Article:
Tuesday, May 19, 2015

Illusions of Fame

Samir Mitragotri was assigned as my Ph.D. advisor when he was starting his 4th year on the tenure track at UC Santa Barbara. He seemed pretty old me to, but, in reality, he was something like 32 at that time. I thought he was amazing. He worked in the area of drug delivery, and he was famous. He had won several awards, and when I visited UCSB as a senior in college, he offered to let me try his Thai Iced Tea, which was one of the best drinks to ever touch my lips. Altogether, I thought that Samir, as a total package, was pretty darn good.

A couple of years later, in 2004, I began attending conferences. Other academics would ask, Who's your advisor?, and I'd proudly say, Samir Mitragotri. Usually, people had no idea who he was. Samir Migratory?, they'd ask.

Ah yes, the Samir: the migratory, brown, Thai iced tea-drinking bird of the Indian subcontinent.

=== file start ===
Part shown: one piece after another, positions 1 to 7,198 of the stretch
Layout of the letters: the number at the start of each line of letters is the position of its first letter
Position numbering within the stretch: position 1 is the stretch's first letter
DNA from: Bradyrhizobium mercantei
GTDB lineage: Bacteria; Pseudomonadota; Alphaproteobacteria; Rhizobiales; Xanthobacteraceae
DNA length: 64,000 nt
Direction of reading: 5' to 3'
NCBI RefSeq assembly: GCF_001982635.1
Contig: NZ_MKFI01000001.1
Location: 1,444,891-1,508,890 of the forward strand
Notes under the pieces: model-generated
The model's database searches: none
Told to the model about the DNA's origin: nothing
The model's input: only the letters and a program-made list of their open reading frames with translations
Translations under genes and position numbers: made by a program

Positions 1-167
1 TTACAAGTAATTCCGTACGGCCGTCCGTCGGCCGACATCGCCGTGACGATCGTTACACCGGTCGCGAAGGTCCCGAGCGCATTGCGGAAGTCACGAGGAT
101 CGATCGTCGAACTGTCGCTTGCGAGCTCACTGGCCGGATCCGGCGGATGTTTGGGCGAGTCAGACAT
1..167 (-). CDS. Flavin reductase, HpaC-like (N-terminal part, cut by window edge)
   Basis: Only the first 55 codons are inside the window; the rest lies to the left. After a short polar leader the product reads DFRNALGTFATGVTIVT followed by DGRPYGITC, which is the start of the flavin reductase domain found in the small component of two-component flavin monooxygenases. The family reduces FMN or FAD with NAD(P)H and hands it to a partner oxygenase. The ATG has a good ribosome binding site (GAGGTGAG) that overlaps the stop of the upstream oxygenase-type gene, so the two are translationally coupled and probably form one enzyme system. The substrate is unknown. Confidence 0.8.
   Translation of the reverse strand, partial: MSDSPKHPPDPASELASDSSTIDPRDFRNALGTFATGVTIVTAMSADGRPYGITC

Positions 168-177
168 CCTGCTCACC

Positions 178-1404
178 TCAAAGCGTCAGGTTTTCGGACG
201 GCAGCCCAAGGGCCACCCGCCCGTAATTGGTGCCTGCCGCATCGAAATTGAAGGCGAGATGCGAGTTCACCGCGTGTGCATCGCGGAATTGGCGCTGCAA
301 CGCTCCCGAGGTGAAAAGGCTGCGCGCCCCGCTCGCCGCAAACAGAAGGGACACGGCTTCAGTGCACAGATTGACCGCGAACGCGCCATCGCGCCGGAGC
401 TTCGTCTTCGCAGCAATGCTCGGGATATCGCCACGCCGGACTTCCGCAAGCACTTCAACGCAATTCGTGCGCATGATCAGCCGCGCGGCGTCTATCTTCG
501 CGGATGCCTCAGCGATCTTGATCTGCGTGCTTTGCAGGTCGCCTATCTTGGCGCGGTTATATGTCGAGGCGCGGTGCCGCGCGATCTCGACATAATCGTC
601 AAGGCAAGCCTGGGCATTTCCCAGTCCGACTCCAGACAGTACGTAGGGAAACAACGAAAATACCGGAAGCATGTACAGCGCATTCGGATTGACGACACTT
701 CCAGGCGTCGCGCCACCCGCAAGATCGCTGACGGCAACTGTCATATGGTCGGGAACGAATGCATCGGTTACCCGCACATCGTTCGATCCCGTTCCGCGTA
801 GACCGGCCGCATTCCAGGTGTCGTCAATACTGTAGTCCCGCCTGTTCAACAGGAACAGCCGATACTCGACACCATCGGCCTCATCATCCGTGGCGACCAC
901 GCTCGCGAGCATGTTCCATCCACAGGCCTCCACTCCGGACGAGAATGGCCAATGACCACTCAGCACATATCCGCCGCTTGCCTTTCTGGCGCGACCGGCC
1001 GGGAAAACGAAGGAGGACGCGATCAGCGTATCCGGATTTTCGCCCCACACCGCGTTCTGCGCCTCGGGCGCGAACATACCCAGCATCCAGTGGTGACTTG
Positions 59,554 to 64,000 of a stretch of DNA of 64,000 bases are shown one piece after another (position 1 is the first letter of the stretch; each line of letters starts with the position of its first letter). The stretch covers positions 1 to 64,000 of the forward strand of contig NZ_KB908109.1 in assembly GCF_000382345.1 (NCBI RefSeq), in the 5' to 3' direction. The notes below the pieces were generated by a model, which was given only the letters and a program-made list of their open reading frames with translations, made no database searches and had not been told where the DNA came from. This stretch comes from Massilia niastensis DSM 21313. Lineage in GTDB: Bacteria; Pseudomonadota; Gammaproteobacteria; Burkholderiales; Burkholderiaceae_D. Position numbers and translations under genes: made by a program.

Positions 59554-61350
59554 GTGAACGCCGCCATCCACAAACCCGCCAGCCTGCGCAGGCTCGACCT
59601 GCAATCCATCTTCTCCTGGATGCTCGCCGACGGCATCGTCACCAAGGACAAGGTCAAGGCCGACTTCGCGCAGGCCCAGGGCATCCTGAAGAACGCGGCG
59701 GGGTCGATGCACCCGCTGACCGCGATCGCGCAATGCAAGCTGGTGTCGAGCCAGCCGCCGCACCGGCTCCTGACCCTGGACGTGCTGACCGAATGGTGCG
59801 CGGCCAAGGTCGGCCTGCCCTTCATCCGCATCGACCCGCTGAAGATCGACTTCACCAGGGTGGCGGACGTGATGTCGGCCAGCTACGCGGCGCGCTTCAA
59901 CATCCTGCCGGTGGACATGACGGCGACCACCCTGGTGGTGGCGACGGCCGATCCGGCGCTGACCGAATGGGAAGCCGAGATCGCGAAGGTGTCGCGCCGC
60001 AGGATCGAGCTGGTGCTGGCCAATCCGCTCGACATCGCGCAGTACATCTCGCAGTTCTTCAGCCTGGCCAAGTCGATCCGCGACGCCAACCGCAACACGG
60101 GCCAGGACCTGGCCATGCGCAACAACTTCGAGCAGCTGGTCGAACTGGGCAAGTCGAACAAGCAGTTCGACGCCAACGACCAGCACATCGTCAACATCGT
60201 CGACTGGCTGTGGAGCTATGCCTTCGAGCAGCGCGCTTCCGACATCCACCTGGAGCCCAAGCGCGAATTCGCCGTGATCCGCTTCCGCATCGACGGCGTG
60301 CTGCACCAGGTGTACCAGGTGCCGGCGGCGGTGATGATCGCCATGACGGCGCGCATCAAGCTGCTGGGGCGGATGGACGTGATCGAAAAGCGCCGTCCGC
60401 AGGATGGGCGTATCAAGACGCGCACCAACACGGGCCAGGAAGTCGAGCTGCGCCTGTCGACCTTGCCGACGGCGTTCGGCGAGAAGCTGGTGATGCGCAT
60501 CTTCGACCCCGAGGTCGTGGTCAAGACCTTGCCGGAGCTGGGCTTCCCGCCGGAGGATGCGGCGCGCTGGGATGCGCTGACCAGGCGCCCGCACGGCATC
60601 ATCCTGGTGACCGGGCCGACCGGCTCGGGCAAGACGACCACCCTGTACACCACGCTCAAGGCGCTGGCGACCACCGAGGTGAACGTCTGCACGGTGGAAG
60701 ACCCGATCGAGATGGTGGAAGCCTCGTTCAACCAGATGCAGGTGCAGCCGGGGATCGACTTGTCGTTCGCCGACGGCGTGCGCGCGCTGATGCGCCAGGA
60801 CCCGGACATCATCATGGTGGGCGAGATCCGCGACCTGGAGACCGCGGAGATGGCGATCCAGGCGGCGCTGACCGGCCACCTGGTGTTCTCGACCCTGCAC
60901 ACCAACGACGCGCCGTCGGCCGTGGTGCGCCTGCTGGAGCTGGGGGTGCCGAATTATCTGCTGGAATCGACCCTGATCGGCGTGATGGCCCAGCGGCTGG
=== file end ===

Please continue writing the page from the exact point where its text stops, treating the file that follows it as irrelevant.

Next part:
I was perplexed by these conference-goers' seeming cluelessness. How could they not know him?, I would wonder, He is famous!

Oh, little lamb, spring chicken, my former self. 

Ten years later, and I am now intimately familiar with the non-fame associated with being a young, untenured professor. Nonetheless, I am tickled when I remember how enamored I was with his scientific prowess, and how I never once questioned his suitability as my advisor despite his young academic age. Part of me says that maybe I was simply naive, the other part of me says that my instincts were right.

Fame is relative, and while my Ph.D. advisor has not become a household name in the United States, he was elected a couple of months ago to the National Academy of Engineering. I was and am so excited for him. I was there when he was starting, when his lab's work began gelling together. I don't know if, at the time, his head swirled with all of the thoughts that collide around mine. But I'm proud that I was with him at that stage, and that I found him worthy of the recognition he was en route to receiving.

One day last month, I was reflecting on all of this, and I asked my most senior Ph.D. student why he chose to work with me. He said he felt really passionately about the lymphoma drug delivery project. When I asked if it bothered him that I was a new professor, he said no. He said not a word about me being famous - but, for his sake (and for mine), I'm glad that wasn't a criterion.